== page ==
Jacob Lawrence's The Migration Series (1940–41), a sequence of 60 paintings, depicts the mass movement of African Americans from the rural South to the urban North between World War I and World War II—a development that had received little previous public attention.
Lawrence spent months distilling the subject into captions and preliminary drawings and preparing 60 boards with the help of his wife, artist Gwendolyn Knight. He created the paintings in tempera, a water-base paint that dries rapidly. To keep the colors consistent, Lawrence applied one hue at a time to every painting where it was to appear, requiring him to plan all 60 paintings in detail at once.
The series was the subject of a solo show at the Downtown Gallery in Manhattan in 1941, making Lawrence the first black artist represented by a New York gallery. Interest in the series was intense. Ultimately, The Phillips Collection and New York's Museum of Modern Art agreed to divide it, with the Phillips buying the odd-numbered paintings.
Explore two interactive features based on and inspired by Jacob Lawrence’s extraordinary artwork.
Jacob Lawrence: The Migration Series offers a dynamic, in-depth look at The Migration Series. Users can listen to Lawrence read his original captions and explore his artistic process and sources of inspiration. Other features include an online children's art gallery inspired by the series, an opportunity for visitors to share their stories of migration and read those of others, and games exploring color, shape, and sound. The program provides classroom connections for teachers.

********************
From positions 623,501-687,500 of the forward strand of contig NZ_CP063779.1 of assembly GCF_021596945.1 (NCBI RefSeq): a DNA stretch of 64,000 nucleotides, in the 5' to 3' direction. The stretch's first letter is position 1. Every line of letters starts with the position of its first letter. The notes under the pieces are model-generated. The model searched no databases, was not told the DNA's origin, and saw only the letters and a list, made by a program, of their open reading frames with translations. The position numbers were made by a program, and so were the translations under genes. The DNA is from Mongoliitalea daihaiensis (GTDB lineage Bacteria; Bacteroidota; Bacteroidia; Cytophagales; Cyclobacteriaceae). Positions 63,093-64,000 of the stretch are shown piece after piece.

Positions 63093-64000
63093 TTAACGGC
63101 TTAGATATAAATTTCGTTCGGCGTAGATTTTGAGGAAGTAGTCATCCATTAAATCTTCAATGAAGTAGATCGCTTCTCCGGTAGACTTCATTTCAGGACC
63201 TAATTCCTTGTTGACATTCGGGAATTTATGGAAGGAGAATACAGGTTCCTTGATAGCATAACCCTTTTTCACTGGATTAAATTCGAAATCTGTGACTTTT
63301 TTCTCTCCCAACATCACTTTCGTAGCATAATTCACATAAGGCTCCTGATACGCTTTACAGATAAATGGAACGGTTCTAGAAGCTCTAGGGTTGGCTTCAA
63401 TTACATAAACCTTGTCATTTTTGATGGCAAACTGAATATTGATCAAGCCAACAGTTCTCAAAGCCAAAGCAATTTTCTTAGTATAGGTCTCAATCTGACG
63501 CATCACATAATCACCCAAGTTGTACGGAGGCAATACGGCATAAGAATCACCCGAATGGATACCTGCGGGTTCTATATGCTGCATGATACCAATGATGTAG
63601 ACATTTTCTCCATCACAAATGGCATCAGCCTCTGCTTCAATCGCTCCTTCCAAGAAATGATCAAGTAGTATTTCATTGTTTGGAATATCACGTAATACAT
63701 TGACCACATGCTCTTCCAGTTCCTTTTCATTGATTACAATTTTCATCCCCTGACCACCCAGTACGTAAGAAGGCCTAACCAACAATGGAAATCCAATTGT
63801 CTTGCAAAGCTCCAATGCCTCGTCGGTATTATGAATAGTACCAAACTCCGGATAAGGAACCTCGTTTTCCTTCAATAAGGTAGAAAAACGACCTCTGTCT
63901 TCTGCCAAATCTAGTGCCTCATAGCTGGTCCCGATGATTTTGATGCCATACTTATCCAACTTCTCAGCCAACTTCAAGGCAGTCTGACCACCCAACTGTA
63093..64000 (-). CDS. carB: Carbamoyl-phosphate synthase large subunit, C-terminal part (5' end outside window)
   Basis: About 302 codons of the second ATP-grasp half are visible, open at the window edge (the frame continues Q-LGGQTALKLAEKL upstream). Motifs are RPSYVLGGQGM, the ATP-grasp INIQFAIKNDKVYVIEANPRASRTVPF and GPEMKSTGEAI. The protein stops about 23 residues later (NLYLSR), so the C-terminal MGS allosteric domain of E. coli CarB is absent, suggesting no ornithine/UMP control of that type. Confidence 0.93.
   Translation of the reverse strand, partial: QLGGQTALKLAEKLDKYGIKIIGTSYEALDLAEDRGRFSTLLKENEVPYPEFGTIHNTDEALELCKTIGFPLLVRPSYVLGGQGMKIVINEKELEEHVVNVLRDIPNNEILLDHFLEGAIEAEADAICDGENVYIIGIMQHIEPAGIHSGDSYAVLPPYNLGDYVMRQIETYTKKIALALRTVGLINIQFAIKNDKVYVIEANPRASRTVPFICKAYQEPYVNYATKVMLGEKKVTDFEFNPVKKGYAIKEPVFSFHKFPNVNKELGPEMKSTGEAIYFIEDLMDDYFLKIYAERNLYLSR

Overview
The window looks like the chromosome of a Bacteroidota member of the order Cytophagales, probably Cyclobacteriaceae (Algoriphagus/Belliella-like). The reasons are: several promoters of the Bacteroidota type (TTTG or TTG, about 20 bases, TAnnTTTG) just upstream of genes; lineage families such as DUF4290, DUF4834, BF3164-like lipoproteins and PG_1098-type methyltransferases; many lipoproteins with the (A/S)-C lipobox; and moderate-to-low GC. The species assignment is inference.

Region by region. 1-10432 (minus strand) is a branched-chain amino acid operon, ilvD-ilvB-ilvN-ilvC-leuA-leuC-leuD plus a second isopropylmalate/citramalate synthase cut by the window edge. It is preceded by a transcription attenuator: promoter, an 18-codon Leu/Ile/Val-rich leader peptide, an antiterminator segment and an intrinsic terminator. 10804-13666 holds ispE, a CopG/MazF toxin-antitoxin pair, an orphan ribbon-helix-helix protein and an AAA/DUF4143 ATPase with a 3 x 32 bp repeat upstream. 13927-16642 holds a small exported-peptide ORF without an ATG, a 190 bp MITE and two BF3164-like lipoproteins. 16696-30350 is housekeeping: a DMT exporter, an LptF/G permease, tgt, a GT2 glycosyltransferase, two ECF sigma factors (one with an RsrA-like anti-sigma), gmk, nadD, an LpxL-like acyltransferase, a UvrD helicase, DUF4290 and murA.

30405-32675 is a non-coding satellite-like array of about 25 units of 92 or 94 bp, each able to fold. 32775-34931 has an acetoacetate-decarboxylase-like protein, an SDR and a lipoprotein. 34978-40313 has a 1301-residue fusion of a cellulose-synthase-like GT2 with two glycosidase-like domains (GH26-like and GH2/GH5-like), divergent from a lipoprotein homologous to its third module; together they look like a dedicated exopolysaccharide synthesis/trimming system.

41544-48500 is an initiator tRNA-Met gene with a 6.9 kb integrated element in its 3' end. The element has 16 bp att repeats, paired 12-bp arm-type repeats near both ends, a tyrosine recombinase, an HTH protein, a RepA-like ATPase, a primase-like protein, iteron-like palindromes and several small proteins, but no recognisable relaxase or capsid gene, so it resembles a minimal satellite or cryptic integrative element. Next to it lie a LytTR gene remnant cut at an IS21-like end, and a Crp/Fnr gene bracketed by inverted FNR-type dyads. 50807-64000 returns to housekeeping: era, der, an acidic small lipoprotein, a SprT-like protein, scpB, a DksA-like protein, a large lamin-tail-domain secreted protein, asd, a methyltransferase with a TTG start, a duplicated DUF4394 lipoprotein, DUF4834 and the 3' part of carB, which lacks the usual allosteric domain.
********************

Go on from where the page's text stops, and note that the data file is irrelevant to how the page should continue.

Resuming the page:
Jacob Lawrence: Over the Line surveys Lawrence's life and his long and fascinating career, with emphasis on his student years and development as an artist. Through Lawrence’s paintings and archival photographs, users can follow his progress from his breakthrough exhibition into the segregated art world of New York through the decades beyond. Teaching resources include activities and questions keyed to various curriculum areas. A separate section contains collages made in a model project by students in Washington, D.C., elementary schools.